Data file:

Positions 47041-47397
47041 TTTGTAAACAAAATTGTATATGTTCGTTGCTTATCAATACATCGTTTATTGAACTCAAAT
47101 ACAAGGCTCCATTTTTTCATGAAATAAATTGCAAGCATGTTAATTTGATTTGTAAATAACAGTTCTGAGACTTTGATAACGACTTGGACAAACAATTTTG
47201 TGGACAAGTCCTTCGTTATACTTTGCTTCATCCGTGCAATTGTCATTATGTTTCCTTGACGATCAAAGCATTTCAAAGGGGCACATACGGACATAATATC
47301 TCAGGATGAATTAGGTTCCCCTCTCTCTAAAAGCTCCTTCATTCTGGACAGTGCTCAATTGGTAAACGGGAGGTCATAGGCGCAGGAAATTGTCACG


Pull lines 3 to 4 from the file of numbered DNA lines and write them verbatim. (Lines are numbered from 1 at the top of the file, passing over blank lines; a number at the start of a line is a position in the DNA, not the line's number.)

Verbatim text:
47101 ACAAGGCTCCATTTTTTCATGAAATAAATTGCAAGCATGTTAATTTGATTTGTAAATAACAGTTCTGAGACTTTGATAACGACTTGGACAAACAATTTTG
47201 TGGACAAGTCCTTCGTTATACTTTGCTTCATCCGTGCAATTGTCATTATGTTTCCTTGACGATCAAAGCATTTCAAAGGGGCACATACGGACATAATATC